Today I will show you how we made a version of chicken sliders. Chicken coop window sliders. The main coop has big windows covered with wire mesh, which let quite a bit of light in and sound out in the morning. After a way-too-early awakening by Andrew one morning, in the light of a full moon, I decided it was time to come up with a window cover idea. I got this idea from Al from Lumnah Acres, one of our favourite YouTube homesteading channels. He did it as a goat door that slides up but I’ve done it as window covers that can be slid down.

Ingredients:

  • 3x thin pieces of timber (bottom support pieces), the same depth as the plywood covers.
  • 3x wider pieces of timber the same height as the ones above (top support pieces).
  • 2x plywood squares/rectangles (window covers).
  • 2x short pieces of wooden dowel or similar (holders).
  • Screws / bolts.
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The materials, plus two more of each size of support piece.

Method:

The bottom support pieces are screwed on first, leaving enough space on the backing surface for the window cover to overlap the window opening. This was a bit fiddly to figure out on the coop, as I was working with a pretty narrow backing of window framing, hence why the bottom support pieces had to be so narrow.

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The bottom support pieces were screwed onto the coop first. It’s funny that I took a photo of this one, as this is the one I installed wrongly. Oops! Don’t draw markers twice and forget which one was the right one. It was supposed to be right up against the gate latch, which had to be moved and that led to making a better latching system from wire…

Next, The plywood window covers can be measured to size, made around 5mm narrower than the gap between two bottom support pieces so they have wiggle room.

Then the top support pieces can be screwed onto the bottom support pieces so that they’re flush on the outer edge, or centered in the case of my middle one. This leaves a gap on the inside for the window covers to be slid up or down.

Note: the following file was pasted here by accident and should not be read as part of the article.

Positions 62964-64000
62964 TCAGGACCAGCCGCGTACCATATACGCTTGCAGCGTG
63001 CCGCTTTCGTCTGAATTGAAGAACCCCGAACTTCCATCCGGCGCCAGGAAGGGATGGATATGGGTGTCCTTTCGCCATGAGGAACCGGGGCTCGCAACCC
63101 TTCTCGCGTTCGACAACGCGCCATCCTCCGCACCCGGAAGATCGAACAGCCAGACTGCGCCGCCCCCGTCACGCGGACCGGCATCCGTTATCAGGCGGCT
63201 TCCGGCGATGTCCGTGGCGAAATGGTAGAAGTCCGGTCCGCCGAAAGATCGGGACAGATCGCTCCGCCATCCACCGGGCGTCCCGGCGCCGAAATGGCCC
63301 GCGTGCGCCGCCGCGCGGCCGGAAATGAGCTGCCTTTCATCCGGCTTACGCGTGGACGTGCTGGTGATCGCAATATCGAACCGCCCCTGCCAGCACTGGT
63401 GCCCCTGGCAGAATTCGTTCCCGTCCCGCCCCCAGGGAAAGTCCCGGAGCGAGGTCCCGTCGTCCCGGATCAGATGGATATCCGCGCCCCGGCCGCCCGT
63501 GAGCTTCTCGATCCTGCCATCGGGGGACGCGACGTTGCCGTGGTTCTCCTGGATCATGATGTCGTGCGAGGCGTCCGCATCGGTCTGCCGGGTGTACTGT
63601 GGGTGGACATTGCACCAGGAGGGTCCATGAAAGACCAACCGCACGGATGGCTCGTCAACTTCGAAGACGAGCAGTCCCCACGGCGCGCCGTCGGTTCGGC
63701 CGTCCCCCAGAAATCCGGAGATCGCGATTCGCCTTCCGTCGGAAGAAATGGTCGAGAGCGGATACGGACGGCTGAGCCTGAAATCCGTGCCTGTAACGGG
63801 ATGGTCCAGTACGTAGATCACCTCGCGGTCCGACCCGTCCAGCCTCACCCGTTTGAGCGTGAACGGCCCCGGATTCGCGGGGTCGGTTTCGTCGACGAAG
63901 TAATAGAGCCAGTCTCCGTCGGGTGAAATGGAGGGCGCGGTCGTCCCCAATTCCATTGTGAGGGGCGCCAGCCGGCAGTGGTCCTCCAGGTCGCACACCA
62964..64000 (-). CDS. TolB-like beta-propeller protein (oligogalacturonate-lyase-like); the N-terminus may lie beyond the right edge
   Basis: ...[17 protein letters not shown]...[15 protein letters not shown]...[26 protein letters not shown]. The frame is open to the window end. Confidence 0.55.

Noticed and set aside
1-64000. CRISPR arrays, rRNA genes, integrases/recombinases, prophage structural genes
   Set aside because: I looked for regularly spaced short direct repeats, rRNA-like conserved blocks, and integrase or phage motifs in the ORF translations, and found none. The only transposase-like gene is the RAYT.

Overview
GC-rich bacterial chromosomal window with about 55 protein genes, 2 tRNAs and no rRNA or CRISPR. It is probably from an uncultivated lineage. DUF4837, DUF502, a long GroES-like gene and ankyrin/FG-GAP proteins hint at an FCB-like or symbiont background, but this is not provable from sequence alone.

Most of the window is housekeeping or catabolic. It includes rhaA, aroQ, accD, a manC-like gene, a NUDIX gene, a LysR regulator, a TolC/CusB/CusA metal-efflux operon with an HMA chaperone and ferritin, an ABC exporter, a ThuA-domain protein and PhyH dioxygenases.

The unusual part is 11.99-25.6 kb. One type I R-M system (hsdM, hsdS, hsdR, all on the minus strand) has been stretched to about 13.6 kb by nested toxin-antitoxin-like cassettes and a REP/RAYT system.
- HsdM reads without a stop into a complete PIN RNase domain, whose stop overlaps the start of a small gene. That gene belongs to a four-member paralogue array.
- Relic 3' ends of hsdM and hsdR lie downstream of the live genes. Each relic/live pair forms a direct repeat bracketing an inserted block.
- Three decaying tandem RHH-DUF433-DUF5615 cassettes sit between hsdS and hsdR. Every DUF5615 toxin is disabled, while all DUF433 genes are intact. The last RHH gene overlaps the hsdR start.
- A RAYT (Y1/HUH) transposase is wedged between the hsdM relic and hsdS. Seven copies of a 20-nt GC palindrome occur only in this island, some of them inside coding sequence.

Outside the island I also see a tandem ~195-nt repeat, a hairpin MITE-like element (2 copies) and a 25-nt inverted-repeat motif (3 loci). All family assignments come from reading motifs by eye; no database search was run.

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A top support piece has been screwed (or bolted) onto the bottom support piece and coop, leaving a gap for the plywood cover to slide up and down. It was a bit tricky with the coop wall sticking out further than the window support – I had to allow more depth to fit the cover in at the bottom.

Of course, I determined to paint everything on all sides as part of the red mite prevention and minimisation strategy, so that took longer.

Once the sliders are sorted you need to figure out where to drill a hole through the coop wall, under the window opening. I held each slider up while The Husband drilled a hole under each one, in the center, big enough to poke the ‘holder’ through. The holder could be a piece of round garden stake or wooden dowel, hey, Al from Lumnah Acres even used an old screwdriver. We used pieces of a round garden stake. These hold the covers in place and when you want to let one down you just pull out the holder, slide down the cover, then poke the holder back in place.

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The holders, funnily enough, hold the window sliders in place. Although I can’t say I won’t replace them one day with painted wooden dowels.

I’m stoked with the window sliders. They do reduce the crowing noise and probably make the coop a bit warmer on these cold nights. Plenty of air can still get in through the wire mesh window at the top of the door.